The Coalition to Prevent Child Sexual Abuse “CPCSA” is an Albuquerque, NM based 501(c)3 nonprofit status through fiscal sponsorship agency, Capacity Builders, Inc. Our mission is to end child sexual abuse through preventative education for parents and guardians of young children. According to the Crimes Against Children Research Center, 1 in 5 girls and 1 in 20 boys is a victim of child sexual abuse. Sexual abusers are more likely to be people we know., and could well be people we care about; more than 8 out of 10 children who are sexually abused know their abuser. We provide seminars … Continue reading “About the Coalition To Prevent Child Sexual Abuse” →
Offenders: According to the Association for the Treatment of Sexual Abusers (ATSA) 93% do not reoffend with proper treatment. Common Myths Sex offenders never change All youth who are sex offenders have been sexually abused Only boys cause sexual harm If the child is young it’s usually not problematic Hard Facts According to the Crimes Against Children Research Center, 1 in 4 girls and 1 in 20 boys is a victim of child sexual abuse. Sexual abusers are more likely to be people we know, and could well be people we care about; more than 8 out of 10 children who … Continue reading “93% of youth offenders do not reoffend with proper treatment” →
Neesha Arter illustrates the jarring reality of recovery from an eating disorder, which was precipitated by being raped at 14, an event initially denied by her conservative family. Neesha’s story identifies the cause of anorexia, and presents it as the central focus. CONTROLLED shows us the disheartening attempts made to persuade an otherwise normal teenage girl that she was not raped, and the subsequent demand by her parents to involve her in a legal case against her will. Go to Amazon.com to purchase.
As a teen, you make important decisions about what or if any sexual activity is right for you. Agreeing to sexual activity with someone (saying “yes”, or giving “consent”) means that you have freely decided to engage in that activity. However, if you are pressured emotionally or physically, or if you go along with it because you don’t feel that you have a choice or because you don’t know how to get out of a situation (“coercion”), you are not giving consent. Any sexual contact that you don’t consent to is sexual assault. What’s the difference between sexual assault and … Continue reading “Sexual Assault/Abuse Prevention for Teens” →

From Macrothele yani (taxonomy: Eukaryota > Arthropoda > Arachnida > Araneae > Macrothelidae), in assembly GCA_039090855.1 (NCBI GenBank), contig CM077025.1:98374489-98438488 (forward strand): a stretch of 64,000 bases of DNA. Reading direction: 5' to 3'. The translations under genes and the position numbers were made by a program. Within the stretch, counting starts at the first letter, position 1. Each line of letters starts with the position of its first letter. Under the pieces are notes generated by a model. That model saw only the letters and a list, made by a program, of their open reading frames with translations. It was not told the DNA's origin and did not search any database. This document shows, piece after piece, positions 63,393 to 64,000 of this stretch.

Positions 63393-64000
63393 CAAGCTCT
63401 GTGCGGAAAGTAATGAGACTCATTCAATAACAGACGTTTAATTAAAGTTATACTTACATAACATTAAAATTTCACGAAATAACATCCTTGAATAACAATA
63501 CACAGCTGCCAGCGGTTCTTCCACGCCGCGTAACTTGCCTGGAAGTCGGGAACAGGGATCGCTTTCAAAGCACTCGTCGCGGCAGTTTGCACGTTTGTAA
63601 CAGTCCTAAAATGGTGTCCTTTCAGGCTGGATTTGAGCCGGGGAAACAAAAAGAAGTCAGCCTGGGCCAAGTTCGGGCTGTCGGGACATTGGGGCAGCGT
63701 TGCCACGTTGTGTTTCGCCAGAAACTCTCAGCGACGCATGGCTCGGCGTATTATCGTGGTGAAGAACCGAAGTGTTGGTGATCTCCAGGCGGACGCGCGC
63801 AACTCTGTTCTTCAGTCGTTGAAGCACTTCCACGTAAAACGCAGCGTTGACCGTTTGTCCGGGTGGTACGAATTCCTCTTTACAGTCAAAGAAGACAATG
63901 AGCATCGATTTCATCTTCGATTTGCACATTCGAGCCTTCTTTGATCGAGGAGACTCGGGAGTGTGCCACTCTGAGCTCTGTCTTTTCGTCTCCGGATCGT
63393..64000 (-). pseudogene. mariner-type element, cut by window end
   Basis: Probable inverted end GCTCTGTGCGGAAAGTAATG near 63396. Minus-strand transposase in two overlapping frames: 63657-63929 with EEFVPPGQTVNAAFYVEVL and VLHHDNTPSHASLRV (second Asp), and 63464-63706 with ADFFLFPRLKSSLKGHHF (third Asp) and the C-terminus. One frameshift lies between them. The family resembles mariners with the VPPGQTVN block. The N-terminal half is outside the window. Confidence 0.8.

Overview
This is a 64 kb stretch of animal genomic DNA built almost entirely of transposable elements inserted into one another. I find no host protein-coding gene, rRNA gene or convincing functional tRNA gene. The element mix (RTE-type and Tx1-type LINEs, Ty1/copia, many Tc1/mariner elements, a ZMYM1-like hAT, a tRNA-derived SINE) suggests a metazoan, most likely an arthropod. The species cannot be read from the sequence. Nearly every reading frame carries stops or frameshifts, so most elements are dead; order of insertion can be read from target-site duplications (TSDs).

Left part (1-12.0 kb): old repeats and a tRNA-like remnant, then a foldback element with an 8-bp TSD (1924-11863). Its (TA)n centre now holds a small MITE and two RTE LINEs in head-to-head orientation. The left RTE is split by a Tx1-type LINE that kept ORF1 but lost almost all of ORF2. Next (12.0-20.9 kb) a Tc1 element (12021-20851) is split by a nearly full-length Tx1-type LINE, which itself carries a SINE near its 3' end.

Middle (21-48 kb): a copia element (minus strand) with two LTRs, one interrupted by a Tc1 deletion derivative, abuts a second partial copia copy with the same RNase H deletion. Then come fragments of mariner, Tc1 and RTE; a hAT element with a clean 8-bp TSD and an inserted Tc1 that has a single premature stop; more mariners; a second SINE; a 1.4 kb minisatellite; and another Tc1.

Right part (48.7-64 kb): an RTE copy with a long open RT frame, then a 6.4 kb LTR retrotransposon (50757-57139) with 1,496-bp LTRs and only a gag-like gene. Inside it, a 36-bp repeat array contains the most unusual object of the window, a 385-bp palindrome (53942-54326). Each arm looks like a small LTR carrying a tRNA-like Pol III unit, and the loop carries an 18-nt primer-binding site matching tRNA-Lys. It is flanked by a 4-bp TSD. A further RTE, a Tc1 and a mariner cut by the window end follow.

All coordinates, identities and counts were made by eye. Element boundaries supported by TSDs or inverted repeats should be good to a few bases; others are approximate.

Our book is designed to be read to children 3 years old and up, is available in Spanish and English. This is my Body and it belongs to me! ¡Este es mi cuerpo y Me pertenece a Mí! A sexual abuse prevention book to be read to children ages 3 and up and advice for parents Alisha Hawthorne-Martinez, LCSW La introducción a la prevención del abuso sexual infantil a leer a niños de 3 años de edad o m más… y consejo… Alisha Hawthorne-Martinez, LCSW
This is about Healthy Families
It is important that children learn the proper names for their body parts.
According to the Crimes Against Children Research Center, 1 in 5 girls and 1 in 20 boys is a victim of child sexual abuse. Very often the TV, radio and newspaper cover stories about children who are abused, abducted and even murdered, usually by strangers, but it is important to know that these are not typical sex crimes. Sexual abusers are more likely to be people we know, and could well be people we care about; after all, more than 8 out of 10 children who are sexually abused know their abuser. They are family members, friends, neighbors or babysitters … Continue reading “What Parents Should Know!” →
Safe touch and unsafe touch can be a difficult topic for adults to speak about with their kids. Introducing this concept at a young age helps children to develop protective capacities at an early age. The idea of “good touch/bad touch” may be confusing to children as all touch may be meant to feel good. Safe touch and unsafe touch are terms that are easier for children to grasp. Develop a code word or phrase with your child so they can communicate with you privately if they are feeling unsafe. This code word or phrase can be anything your child chooses and can remember. If your child tells you the … Continue reading “More Tips for Parents” →
5 Steps to Prevent Child Sexual Abuse Teach children about body safety and privacy at an early age. While stranger danger is an important safety topic, it is also essential to talk about body safety regarding people you may know and trust. Let your child know that no one has the right to see or touch their private areas, nor do they have the right to see or touch anyone else’s private parts. Talk to children about internet safety, and assist them in the development of any online profile names or bio’s. Monitor their internet usage. When checking in on … Continue reading “5 Steps to Prevent Child Sexual Abuse” →